Todd Phillips’ contribution to the DC canon, Joker, has just scooped the top award at the Venice Film Festival, beating out tough competition from the likes of Ad Astra and Marriage Story.
Having been praised by critics for transgressing the tropes that one may expect from a comic book movie, Joker sees Joaquin Phoenix star as Arthur Fleck, a wannabe comic who falls into a maniacal depression and begins to commit crimes across Gotham City after a series of as yet unclear events. Seemingly steeped in a similar mythic energy to Taxi Driver and The King of Comedy, the trailer alone is a goosebump-inducing tour de force that gives very a little away yet entices with its subversion of cultural DCU touchstones.
Described as “bold, devastating and utterly beautiful” by Empire, “gloriously daring and explosive” by The Guardian and “powerful and original” by The Indiependent, Joker has somehow managed to build upon its already sky-high hype. Some critics who saw the film made some criticisms however, stating that it moves so far away from the DC universe in a way that may antagonize particularly zealous fans; another claim made in many reviews is that the levels of sympathy we’re supposed to feel with the uncomfortably violent Fleck is at times confusing or even misguided. The Golden Lion is often a good indicator of what will go on to perform well at the Academy Awards, though, having been won in previous years by Roma and The Shape of Water, and so it appears that despite some critics’ reservations, Joker is set to have a busy couple of months as we approach awards season.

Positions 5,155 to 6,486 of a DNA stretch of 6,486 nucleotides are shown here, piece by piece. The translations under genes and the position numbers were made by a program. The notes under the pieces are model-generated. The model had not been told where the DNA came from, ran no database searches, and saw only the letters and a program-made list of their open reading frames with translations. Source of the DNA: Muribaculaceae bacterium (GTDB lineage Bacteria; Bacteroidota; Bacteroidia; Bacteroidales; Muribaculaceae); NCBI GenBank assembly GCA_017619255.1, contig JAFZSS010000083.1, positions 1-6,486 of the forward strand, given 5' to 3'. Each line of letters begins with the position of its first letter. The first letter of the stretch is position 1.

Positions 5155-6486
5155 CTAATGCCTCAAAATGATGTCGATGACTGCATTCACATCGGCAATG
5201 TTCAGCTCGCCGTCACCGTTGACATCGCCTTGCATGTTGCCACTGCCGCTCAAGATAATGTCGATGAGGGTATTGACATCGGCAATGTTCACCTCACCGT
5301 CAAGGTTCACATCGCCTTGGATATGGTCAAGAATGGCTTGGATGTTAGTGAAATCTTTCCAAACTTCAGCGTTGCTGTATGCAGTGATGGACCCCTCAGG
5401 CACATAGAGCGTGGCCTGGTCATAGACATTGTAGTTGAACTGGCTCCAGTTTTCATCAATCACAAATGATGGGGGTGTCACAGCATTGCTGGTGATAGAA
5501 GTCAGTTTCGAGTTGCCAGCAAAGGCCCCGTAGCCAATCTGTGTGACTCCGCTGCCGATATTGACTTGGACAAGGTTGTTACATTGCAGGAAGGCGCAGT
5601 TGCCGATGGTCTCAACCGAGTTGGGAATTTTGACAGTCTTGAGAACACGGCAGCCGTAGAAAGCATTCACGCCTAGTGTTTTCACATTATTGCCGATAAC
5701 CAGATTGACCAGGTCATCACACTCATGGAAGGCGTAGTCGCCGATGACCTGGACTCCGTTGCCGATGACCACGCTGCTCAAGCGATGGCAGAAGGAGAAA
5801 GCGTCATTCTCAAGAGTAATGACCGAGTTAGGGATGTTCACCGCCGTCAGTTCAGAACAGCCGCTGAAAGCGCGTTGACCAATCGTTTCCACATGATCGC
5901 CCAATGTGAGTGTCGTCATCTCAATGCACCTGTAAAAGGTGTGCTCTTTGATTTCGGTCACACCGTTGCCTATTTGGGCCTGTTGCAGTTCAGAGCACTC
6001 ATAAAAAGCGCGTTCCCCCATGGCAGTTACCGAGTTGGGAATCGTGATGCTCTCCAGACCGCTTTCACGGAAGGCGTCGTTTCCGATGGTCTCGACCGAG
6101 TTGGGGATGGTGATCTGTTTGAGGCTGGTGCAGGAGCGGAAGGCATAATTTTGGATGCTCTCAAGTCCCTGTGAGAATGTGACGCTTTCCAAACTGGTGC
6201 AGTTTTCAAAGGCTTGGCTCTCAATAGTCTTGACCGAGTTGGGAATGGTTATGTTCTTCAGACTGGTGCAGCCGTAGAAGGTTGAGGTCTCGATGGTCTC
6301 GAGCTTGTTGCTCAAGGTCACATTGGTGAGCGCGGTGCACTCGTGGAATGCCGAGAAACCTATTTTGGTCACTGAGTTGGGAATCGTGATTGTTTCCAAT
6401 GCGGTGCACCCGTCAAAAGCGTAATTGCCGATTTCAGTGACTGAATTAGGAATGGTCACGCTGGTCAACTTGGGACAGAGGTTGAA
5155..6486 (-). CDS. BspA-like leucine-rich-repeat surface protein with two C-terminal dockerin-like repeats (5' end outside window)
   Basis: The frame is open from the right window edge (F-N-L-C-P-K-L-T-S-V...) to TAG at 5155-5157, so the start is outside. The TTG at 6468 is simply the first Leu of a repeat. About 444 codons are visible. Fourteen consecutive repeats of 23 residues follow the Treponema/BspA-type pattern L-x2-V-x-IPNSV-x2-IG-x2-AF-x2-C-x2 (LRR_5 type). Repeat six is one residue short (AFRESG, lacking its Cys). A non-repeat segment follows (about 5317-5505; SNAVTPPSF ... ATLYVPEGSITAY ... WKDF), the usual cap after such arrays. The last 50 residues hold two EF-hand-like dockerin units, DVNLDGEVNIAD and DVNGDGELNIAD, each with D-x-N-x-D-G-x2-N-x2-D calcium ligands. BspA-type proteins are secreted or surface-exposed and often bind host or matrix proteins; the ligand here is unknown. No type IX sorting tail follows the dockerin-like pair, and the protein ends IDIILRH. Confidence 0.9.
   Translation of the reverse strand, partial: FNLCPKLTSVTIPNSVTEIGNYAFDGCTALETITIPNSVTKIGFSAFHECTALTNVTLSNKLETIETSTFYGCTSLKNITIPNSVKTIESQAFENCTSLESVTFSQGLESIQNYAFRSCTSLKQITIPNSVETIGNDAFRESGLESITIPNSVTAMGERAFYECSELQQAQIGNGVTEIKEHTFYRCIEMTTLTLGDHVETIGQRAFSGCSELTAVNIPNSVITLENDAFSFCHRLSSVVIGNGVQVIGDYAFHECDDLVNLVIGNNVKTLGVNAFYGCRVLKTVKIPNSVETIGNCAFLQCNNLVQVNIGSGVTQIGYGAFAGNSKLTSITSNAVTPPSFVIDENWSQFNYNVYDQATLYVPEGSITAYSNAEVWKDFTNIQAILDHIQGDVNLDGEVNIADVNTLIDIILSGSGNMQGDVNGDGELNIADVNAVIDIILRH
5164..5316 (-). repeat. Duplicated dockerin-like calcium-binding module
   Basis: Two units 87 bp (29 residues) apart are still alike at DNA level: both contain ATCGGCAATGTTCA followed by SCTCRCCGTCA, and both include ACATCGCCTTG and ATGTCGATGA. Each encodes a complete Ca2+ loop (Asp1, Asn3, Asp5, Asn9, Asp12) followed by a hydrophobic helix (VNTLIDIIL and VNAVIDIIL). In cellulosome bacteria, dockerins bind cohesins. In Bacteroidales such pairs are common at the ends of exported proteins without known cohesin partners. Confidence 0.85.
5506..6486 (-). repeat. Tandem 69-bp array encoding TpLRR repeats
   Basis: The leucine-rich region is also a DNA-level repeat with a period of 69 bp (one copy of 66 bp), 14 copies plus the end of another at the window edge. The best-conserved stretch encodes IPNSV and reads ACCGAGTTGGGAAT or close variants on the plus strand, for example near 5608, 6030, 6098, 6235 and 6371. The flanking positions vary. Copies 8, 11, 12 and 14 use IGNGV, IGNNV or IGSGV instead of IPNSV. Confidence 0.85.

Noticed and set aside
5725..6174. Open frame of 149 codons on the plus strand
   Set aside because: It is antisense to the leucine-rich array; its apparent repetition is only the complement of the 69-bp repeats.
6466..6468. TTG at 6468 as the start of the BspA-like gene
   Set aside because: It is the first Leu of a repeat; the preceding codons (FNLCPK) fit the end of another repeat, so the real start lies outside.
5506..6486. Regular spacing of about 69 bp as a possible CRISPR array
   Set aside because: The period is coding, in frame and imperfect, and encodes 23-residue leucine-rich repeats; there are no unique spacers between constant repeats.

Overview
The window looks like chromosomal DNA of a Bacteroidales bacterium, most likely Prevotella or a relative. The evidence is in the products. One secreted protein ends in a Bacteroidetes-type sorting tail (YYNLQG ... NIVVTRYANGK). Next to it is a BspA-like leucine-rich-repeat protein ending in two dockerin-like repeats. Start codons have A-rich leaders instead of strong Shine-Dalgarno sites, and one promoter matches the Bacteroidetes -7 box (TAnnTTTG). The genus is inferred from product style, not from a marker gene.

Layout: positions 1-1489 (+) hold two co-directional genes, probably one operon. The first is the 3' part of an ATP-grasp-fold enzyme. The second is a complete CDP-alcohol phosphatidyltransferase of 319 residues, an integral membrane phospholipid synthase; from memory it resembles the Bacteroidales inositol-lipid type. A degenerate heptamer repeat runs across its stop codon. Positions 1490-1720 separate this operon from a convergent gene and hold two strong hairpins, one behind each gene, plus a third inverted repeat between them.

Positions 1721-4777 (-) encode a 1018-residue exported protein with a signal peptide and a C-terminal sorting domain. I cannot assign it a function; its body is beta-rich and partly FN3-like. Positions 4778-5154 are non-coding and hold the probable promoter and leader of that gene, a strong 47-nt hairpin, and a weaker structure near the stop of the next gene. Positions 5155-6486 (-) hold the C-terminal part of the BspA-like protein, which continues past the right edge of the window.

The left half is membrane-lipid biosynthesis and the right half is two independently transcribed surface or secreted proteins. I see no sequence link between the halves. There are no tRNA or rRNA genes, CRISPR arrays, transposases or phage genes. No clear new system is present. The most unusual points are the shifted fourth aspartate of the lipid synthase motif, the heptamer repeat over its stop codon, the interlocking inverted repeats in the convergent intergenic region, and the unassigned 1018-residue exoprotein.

The Venice Film Festival was criticised in previous weeks for featuring a line-up that only had two films in competition directed by women. Even more troublesomely, though, is the news that child rapist Roman Polanski’s An Officer and a Spy won the festival’s runner-up prize, the Silver Lion. Although awful people can still be talented, Polanski’s award – and the fact that he was even invited to premiere his work – is baffling at best and sends out a terrible message to victims of sexual assault. Festival director Alberto Barbera has hit out at his adversaries, saying that “the history of art is full of artists who committed crimes but we have continued to admire their works of art, and the same is true of Polanski.” Though bestowing respect upon an abhorrent sexual abuser and fugitive may be the Venice jury’s prerogative, the news certainly hasn’t gone down well.
Joker will be released in the UK on October 4th.
Words by Steph Green